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Category:First Vision/Revivals in 1820
Evidence of religious activity or revivals in the Palmyra area in 1820
Parent page: First Vision
Benajah Williams (1820): "Had a two Days meeting at Sq Bakers in Richmond. Br. Wright being gone to campmeeting on Ridgeway circuit I expected to find Br. J. Hayes at the Meeting"
In July 1820, a minister named Benajah Williams wrote the following of a camp meeting at a site only twenty-eight miles from Palmyra:
“Sat. 15th10 Had a two Days meeting at Sq Bakers in Richmond. Br. Wright being gone to campmeeting on Ridgeway circuit I expected to find Br. J. Hayes at the Meeting & calculated to get him to take the lead of the meeting but when on my way to meeting met him going to conference & tried to get him to return but he thout[sic] not best as his horse was young, he said he could not ride through by conference by the time it commenced Then I thout what shall I do I shall have to take the lead at the meeting & do the p- (preaching) but the Lord prepaired him self a preacher it rained powerfully until 11 o’clock so that I was verry wet I called with some of the Brtheren at Br. Eldredges11 and took dinner then rode to the place appointed for meeting. & found Br. Lane a Presiding Elder from Susquehanna District with five more preachers. Br. Warner p. on Sat. Br. Griffing exhorted. We had a good prayer meeting at six in the evening.”
“Sab. 16th Our Lovefeast began at 9 & the Lord was present to bless & we had a shout in the camp. Br E Bibbins p- at 11 from…the lord attended the word & the people were satisfied with the Sermons. Br. Lane exhorted and spoke on Gods method in bringing about Reffermations [sic] his word was with as from the authority of God. & not as the Areons. After him Br. Griffin with life & energy & Br. Vose closed the Meeting after with some of the Brethren dined with Br. W. E….” 
Palmyra Register (1820): "It was far from our intention to charge the Methodists with retailing ardent spirits while professedly met for the worship of their God"
28 June 1820: "The deceased, we are informed, arrived...from a camp-meeting which was held in this vicinity, in a state of intoxication"
Palmyra Register, 28 June 1820:
Effects of Drunkenness--DIED at the house of Mr. Robert McCollum, in this town, on the 26th inst. James Couser, aged about forty years. The deceased, we are informed, arrived at Mr. McCollum's house the evening preceding, from a camp-meeting which was held in this vicinity, in a state of intoxication. He, with his companion who was also in the same debasing condition, called for supper, which was granted. They both stayed the night--called for breakfast next morning--when notified that it was ready, the deceased was found wrestling with his companion, who he flung with the greatest ease,--he suddenly sunk down upon a bench,--was taken with an epileptic fit, and immediately expired.--It is supposed he obtained his liquor, which was no doubt the cause of his death, at the Camp-ground, where, it is a notorious fact, the intemperate, the lewd and dissolute part of community too frequently resort for no better object, than to gratify their base propensities.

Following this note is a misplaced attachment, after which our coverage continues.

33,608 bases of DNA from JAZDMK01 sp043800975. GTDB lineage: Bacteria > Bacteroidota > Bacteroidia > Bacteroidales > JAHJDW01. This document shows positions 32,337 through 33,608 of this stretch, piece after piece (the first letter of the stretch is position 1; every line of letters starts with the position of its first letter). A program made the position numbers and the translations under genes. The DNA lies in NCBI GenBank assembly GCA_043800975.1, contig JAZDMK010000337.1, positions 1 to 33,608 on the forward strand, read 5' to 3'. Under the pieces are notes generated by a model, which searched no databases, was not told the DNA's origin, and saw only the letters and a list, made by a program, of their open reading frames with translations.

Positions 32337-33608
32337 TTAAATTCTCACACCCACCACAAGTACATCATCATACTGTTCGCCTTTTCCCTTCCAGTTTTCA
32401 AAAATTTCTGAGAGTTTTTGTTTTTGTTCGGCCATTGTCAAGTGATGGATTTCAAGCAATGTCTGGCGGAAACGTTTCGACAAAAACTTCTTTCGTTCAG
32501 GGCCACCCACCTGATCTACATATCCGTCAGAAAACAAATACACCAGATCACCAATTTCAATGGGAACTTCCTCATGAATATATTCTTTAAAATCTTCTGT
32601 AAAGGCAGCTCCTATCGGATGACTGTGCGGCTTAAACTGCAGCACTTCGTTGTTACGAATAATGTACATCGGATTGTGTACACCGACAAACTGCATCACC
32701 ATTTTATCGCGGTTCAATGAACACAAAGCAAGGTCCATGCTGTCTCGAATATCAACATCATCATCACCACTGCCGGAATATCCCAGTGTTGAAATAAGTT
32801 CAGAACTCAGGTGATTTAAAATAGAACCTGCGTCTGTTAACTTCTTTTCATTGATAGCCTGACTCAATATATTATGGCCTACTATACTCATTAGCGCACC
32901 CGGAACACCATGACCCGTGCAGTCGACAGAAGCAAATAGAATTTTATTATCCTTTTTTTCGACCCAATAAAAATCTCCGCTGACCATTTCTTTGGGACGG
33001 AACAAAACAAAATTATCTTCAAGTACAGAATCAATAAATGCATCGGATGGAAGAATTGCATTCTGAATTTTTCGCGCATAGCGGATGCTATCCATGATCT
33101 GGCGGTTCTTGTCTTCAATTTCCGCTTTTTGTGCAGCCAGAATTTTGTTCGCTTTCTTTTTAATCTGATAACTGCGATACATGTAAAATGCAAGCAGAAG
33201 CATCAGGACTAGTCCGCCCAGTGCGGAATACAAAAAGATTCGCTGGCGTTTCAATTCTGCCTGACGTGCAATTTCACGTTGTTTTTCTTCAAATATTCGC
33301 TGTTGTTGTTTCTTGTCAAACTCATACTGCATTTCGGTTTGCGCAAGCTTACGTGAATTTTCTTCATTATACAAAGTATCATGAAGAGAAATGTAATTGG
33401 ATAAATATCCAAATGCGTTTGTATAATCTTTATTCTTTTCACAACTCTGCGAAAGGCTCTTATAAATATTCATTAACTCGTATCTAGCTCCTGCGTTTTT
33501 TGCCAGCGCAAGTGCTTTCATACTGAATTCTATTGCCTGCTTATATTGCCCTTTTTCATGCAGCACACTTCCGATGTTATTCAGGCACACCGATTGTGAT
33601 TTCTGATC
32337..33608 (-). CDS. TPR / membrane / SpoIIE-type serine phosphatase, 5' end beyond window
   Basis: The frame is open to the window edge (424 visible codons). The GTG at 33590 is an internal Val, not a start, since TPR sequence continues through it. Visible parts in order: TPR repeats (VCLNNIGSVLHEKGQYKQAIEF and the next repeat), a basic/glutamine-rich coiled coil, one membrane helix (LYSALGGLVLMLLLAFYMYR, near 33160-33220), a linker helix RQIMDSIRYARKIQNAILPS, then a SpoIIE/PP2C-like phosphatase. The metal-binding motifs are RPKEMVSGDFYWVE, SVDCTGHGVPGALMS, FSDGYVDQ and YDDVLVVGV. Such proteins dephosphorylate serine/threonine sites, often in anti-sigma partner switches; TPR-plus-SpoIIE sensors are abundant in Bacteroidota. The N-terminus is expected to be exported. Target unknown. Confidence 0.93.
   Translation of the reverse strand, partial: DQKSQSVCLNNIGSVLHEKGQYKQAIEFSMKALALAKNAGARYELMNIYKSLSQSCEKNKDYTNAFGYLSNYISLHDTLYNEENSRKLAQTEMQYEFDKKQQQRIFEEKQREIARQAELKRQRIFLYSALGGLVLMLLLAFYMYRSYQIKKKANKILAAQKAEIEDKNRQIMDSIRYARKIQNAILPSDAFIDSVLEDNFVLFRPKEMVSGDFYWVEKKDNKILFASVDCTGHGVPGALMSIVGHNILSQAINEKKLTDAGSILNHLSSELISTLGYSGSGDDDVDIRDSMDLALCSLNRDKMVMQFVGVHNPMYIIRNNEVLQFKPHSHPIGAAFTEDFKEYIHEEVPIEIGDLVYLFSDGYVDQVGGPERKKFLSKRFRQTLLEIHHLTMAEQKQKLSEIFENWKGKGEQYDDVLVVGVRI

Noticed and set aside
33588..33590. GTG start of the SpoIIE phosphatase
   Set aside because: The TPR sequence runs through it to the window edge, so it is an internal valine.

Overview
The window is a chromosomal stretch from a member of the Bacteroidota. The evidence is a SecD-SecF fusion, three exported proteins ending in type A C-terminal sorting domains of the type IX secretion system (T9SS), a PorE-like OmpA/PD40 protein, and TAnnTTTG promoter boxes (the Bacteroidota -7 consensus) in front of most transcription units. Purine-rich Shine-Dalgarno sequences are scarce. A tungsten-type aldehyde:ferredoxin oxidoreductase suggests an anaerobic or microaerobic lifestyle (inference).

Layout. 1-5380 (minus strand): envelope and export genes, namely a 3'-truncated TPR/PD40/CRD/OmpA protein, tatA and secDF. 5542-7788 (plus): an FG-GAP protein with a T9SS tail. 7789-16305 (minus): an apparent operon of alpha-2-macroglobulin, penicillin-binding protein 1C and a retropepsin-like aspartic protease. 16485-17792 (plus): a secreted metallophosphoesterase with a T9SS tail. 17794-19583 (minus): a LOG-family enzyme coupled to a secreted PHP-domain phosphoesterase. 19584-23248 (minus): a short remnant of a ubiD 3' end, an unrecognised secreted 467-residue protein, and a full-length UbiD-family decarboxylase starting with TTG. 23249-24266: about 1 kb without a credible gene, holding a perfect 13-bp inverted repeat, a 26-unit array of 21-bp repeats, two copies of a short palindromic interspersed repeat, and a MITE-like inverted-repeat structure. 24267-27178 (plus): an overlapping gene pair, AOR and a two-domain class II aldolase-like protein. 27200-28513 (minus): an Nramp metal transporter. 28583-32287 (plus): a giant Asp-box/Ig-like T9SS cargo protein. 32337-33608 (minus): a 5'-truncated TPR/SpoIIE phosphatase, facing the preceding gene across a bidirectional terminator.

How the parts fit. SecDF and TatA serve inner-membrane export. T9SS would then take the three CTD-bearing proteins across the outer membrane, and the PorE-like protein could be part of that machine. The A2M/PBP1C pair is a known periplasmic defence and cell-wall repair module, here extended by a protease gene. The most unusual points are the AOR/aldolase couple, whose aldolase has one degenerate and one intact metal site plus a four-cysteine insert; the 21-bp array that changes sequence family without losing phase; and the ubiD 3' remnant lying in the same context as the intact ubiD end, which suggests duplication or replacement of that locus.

The deceased, who was an Irishman, we understand has left a family, living at Catskill this state. 
Mention of "the Camp-ground" did not endear the paper to the local Methodists, who objected to the implication that this (the location of their worship services) was the site of drinking to excess and a place of gathering by the "dissolute part" of the community. An article appeared in the same paper a week later which said:
5 July 1820: "Methodists...we did not mean to insinuate, that he obtained it within the enclosure of their place of worship"
Palmyra Register, 5 July 1820
"Plain Truth" is received. By this communication, as well as by the remarks of some of our neighbors who belong to the Society of Methodists, we perceive that our remarks accompanying the notice of the unhappy death of James Couser, contained in our last, have not been correctly understood. "Plain truth" says, we committed "an error in point of fact," in saying that Couser "obtained his liquor at the camp-ground." By this expression we did not mean to insinuate, that he obtained it within the enclosure of their place of worship, or that he procured it of them, but at the grog-shops that were established at, or near if you please, their camp-ground. It was far from our intention to charge the Methodists with retailing ardent spirits while professedly met for the worship of their God. Neither did we intend to implicate them by saying that "the intemperate, the dissolute, &c. resort to their meetings."--And if so we have been understood by any one of that society, we assure them they have altogether mistaken our meaning. 
Video: Revivals in the Palmyra area in 1820
- Benajah Williams’ diary, 15-16 July 1820.
- Palmyra Register (Palmyra, NY), 28 June 1820.
- Palmyra Register (Palmyra, NY), 5 July 1820.
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